The D.C. City Council has approved a bill banning the possession or sale of bullets that can pierce soft body-armor in anticipation that protective vests soon will be used by D.C. police officers.
A separate bill is scheduled for consideration today by the council's Judiciary Committee to make the soft body-armor standard equipment for police officers.
A local group has been raising money from private sources to buy body-armor vests for the police department, and the City Council earlier this year added $250,000 to the department's budget to help pay for the equipment, estimated to cost a total of $582,000.
Under the bill making the vests standard equipment, introduced by City Council member H.R. Crawford (D-Ward 7), the chief of police would issue regulations specifying when they would have to be worn.
The council decision to ban armor-piercing bullets came on a unanimous voice vote. The bullets have not been used widely and no particular incident prompted the legislation, but the council did not want them to be available once the police start using the vests, said an aide to City Council member Jerry A. Moore (R-At Large). Moore introduced the legislation.
The City Council has approved emergency legislation that would allow Washington Convention Center employes to organize but which would prevent them from striking.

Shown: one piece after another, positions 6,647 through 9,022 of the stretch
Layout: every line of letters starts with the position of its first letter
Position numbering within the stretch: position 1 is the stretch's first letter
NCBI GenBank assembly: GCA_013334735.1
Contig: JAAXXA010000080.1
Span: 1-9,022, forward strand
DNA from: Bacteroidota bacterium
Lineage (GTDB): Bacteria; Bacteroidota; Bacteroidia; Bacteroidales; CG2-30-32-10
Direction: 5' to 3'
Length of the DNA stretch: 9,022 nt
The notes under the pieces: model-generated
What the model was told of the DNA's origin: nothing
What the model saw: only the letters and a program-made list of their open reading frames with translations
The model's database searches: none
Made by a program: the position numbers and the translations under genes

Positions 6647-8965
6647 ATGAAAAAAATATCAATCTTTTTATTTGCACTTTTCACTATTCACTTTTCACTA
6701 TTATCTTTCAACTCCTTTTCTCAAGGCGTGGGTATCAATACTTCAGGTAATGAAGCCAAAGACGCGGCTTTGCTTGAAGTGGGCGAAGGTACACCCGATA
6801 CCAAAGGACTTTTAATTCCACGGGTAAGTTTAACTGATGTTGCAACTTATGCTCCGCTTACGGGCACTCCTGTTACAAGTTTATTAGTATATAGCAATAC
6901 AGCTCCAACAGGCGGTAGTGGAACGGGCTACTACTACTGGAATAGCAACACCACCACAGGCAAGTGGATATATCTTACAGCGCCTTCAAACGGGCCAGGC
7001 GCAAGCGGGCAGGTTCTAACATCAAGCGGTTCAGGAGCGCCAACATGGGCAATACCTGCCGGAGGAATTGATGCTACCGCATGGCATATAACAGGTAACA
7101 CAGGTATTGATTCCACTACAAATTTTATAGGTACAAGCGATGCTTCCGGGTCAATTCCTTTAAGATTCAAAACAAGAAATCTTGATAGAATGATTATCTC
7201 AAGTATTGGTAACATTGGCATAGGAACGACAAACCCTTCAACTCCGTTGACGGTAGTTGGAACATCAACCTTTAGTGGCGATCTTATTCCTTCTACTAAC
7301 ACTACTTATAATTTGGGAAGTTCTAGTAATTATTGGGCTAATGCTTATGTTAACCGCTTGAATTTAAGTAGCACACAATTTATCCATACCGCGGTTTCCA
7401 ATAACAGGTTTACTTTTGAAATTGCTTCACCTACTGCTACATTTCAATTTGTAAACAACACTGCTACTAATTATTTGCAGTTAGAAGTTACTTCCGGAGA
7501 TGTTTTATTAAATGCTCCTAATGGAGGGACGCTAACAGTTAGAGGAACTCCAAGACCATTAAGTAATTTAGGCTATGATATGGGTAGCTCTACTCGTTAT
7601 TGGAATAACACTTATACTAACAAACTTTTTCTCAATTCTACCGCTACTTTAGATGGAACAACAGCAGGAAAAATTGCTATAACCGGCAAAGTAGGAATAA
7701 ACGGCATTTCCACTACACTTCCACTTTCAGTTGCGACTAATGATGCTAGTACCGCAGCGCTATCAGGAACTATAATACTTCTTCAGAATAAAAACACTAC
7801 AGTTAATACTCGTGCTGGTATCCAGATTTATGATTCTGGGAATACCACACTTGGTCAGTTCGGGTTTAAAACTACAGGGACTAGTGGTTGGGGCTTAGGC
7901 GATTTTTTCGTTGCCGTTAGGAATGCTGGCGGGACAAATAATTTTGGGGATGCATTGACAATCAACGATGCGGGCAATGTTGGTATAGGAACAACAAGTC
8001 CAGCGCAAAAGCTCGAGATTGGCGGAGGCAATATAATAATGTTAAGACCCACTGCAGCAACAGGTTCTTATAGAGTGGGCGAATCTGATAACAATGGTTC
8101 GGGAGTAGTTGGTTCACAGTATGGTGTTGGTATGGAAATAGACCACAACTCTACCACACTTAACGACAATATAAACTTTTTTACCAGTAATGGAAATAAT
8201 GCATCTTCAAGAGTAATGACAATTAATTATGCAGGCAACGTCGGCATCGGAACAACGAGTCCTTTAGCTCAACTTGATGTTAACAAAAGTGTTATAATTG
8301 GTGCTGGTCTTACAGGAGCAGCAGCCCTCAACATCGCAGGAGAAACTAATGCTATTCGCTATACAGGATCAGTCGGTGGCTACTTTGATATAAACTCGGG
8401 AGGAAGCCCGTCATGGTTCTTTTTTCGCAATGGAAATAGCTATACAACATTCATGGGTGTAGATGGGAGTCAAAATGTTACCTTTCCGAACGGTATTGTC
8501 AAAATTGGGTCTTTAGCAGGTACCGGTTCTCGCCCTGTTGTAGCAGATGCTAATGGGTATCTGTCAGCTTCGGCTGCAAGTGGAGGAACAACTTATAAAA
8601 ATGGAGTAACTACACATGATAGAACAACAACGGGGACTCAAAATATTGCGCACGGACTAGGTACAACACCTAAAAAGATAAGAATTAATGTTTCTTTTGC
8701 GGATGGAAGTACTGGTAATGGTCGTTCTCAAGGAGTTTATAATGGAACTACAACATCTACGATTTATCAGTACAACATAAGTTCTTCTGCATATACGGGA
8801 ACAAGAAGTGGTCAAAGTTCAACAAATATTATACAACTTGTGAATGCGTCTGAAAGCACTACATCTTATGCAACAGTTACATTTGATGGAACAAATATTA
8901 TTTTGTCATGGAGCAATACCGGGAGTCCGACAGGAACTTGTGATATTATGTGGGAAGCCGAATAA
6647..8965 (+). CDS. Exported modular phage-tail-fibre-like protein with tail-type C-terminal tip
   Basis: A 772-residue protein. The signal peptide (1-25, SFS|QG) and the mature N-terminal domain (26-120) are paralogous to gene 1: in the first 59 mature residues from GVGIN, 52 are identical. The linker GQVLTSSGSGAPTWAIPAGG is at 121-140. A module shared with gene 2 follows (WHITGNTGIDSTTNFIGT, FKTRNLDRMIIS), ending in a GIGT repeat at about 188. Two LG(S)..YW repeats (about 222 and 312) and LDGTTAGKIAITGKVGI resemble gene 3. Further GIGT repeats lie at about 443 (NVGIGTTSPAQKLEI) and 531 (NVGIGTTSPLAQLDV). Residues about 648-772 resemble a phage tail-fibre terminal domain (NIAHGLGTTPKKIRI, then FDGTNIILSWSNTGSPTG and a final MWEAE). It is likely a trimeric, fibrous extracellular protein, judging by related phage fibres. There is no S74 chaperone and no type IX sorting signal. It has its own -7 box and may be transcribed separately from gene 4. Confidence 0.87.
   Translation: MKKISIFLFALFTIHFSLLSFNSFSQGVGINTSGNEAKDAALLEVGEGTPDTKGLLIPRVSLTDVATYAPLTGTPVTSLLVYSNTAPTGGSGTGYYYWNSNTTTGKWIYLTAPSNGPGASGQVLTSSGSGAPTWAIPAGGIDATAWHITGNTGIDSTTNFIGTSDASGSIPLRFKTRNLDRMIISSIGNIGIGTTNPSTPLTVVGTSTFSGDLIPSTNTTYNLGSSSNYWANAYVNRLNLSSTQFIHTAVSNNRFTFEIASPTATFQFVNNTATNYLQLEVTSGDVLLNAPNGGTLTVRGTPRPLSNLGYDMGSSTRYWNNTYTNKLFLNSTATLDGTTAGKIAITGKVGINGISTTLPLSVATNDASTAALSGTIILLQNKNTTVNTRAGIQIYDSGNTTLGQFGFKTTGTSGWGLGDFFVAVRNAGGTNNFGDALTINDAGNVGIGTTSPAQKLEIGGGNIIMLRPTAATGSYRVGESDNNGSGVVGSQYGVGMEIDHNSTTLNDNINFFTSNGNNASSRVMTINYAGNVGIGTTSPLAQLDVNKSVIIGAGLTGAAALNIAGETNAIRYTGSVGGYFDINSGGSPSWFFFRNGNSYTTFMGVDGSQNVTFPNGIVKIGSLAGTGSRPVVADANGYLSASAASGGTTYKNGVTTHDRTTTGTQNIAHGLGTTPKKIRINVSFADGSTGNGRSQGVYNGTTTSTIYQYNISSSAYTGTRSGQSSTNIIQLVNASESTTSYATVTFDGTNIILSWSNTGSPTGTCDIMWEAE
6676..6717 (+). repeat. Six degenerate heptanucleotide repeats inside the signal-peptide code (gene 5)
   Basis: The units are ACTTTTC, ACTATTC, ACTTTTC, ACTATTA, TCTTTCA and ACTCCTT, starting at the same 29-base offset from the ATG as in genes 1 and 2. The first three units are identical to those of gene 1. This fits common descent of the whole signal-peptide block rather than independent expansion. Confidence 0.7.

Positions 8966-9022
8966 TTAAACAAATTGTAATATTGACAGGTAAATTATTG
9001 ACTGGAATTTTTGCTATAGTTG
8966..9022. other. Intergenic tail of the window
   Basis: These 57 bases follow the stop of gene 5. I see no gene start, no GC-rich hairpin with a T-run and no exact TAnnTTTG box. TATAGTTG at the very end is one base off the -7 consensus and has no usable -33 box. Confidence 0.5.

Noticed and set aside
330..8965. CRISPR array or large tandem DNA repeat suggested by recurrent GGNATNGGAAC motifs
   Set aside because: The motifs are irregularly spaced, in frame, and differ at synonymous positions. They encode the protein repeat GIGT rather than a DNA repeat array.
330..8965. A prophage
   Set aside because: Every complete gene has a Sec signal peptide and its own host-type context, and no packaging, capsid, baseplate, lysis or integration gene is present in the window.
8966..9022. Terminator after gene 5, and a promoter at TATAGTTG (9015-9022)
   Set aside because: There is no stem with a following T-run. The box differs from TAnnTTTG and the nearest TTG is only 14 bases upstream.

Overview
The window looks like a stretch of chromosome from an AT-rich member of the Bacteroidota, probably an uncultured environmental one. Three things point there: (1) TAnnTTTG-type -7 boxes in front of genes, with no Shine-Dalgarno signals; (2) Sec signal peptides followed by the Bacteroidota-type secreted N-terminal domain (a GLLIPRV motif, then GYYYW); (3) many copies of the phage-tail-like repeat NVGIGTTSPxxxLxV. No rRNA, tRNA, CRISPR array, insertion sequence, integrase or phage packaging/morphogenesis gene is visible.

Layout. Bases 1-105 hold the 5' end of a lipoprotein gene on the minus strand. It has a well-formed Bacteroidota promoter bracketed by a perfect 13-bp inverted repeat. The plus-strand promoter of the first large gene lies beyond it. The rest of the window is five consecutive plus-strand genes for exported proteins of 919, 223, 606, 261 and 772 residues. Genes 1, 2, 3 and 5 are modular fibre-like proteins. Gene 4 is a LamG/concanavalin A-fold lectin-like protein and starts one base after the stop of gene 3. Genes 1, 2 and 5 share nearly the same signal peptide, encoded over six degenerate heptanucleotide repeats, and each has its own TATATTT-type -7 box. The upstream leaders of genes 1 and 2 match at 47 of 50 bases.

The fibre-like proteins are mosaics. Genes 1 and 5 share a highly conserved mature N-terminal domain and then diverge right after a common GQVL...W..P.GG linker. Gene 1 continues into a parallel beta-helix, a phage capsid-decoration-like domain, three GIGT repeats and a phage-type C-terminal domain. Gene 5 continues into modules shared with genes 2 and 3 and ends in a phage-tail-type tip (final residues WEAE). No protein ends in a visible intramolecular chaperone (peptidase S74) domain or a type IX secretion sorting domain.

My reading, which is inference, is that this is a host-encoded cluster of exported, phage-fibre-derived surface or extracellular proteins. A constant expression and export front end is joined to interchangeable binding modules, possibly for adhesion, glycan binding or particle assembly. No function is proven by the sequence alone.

The resolution, requested by Mayor Marion Barry and the management of the center, states that the workers are employes of the D.C. government and as such are under the jurisdiction of the city's Public Employees Relations Board rather than the National Labor Relations Board.
This would mean they would be covered by a city law that prohibits city government workers from striking.
Several local unions are trying to organize the blue-collar work force at the center, about 75 employes, and have petitioned the NLRB to assert its jurisdiction over the workers. This would mean they would be covered by more liberal federal laws, which allow strikes.
Ron Richardson, an official of the Hotel and Restaurant Employees Union Local 25, one of those trying to organize the workers, said if the NLRB decides it has authority over the workers, the City Council's resolution would be moot.
The NLRB postponed a hearing on the issue to give the council time to act. The board is expected to make a decision in the next week or two, according to Richardson.
Council member Crawford has introduced legislation that would freeze the property tax assessments of lower-income senior citizens for five years on homes they own and live in.
The bill would apply to about 13,000 homeowners over the age of 65, Crawford estimated.
The measure was part of Crawford's five-piece "spring legislative package." The other four bills would help low- and moderate-income persons pay off delinquent mortgage payments; increase the property tax exemption on owner-occupied cooperatives, condominiums and single-family homes from $9,000 to $18,000; give permit parking to some businesses; and increase filing fees for corporate annual reports.